[ dik-shuhn ]
See synonyms for diction on Thesaurus.com
  1. style of speaking or writing as dependent upon choice of words: good diction.

  2. the accent, inflection, intonation, and speech-sound quality manifested by an individual speaker, usually judged in terms of prevailing standards of acceptability; enunciation.

Origin of diction

First recorded in 1400–50; late Middle English diccion, from Late Latin dictiōn- (stem of dictiō ) “word,” Latin: “rhetorical delivery,” equivalent to dict(us) “said, spoken (past participle of dīcere ) + -iōn- -ion

synonym study For diction

1. Diction, phraseology, wording refer to the means and the manner of expressing ideas. Diction usually implies a high level of usage; it refers chiefly to the choice of words, their arrangement, and the force, accuracy, and distinction with which they are used: The speaker was distinguished for his excellent diction; poetic diction. Phraseology refers more to the manner of combining the words into related groups, and especially to the peculiar or distinctive manner in which certain technical, scientific, and professional ideas are expressed: legal phraseology. Wording refers to the exact words or phraseology used to convey thought: the wording of a will.

Other words for diction

Other words from diction

  • dic·tion·al, adjective
  • dic·tion·al·ly, adverb

Words Nearby diction

Dictionary.com Unabridged Based on the Random House Unabridged Dictionary, © Random House, Inc. 2023

How to use diction in a sentence

  • But give me a comprehensive idea of the place, in your own inimitable unvarnished diction.

    Ancestors | Gertrude Atherton
  • Cibber almost new wrote the whole, and the last act was entirely his in conduct, sentiment and diction.

    The Fatal Dowry | Philip Massinger
  • The critics say that his sublimity of diction is sometimes carried to an extreme, so that his language becomes inflated.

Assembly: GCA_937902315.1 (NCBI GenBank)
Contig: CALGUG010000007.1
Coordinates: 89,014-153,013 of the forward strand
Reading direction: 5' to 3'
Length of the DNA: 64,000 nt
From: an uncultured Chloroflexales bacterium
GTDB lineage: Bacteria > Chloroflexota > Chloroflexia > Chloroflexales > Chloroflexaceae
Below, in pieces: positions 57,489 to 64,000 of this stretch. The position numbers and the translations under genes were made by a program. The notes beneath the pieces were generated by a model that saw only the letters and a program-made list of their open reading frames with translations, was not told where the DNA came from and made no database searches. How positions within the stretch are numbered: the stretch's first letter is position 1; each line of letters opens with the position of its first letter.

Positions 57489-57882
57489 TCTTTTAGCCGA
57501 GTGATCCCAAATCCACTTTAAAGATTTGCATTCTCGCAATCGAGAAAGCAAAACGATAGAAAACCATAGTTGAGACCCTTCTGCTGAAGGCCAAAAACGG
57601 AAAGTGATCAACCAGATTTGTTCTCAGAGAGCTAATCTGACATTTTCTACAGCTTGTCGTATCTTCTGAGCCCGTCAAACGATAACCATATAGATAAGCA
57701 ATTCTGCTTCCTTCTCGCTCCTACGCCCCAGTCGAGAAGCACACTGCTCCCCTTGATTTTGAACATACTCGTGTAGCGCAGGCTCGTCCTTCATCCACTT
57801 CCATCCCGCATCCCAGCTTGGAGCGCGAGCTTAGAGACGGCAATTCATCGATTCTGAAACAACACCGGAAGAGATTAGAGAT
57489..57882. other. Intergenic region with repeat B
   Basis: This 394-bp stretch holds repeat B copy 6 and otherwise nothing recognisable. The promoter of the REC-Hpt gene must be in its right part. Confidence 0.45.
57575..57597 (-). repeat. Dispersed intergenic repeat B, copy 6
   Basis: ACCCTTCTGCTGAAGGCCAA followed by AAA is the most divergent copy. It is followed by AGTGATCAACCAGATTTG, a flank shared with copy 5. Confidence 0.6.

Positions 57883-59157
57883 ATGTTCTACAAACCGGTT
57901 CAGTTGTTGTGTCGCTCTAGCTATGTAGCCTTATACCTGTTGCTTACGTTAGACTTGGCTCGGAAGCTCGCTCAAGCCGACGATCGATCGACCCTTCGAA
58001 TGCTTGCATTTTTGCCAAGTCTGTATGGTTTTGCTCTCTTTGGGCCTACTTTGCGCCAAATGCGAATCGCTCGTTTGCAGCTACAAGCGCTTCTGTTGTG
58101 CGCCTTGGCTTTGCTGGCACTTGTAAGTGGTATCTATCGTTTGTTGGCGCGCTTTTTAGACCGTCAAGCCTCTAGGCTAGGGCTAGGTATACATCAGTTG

• Tragedy is a drama in which the diction is dignified, the movement impressive, and the ending unhappy.

    English: Composition and Literature | W. F. (William Franklin) Webster
  • He loved a correct and classic diction, and never underrated style, so long as style was not an excuse for poverty of thought.

    The Life of Mazzini | Bolton King

British Dictionary definitions for diction


/ (ˈdɪkʃən) /

  1. the choice and use of words in writing or speech

  2. the manner of uttering or enunciating words and sounds; elocution

Origin of diction

C15: from Latin dictiō a saying, mode of expression, from dīcere to speak, say

Collins English Dictionary - Complete & Unabridged 2012 Digital Edition © William Collins Sons & Co. Ltd. 1979, 1986 © HarperCollins Publishers 1998, 2000, 2003, 2005, 2006, 2007, 2009, 2012

Cultural definitions for diction


The choice of words. Diction is effective when words are appropriate to an audience. A man might refer to his car as his “wheels” in casual conversation with a friend, but if he were writing an essay for a group of economists, he would write, “People base their decision to buy an automobile on the following considerations,” not “People base their decision to buy wheels on the following considerations.”

The New Dictionary of Cultural Literacy, Third Edition Copyright © 2005 by Houghton Mifflin Harcourt Publishing Company. Published by Houghton Mifflin Harcourt Publishing Company. All rights reserved.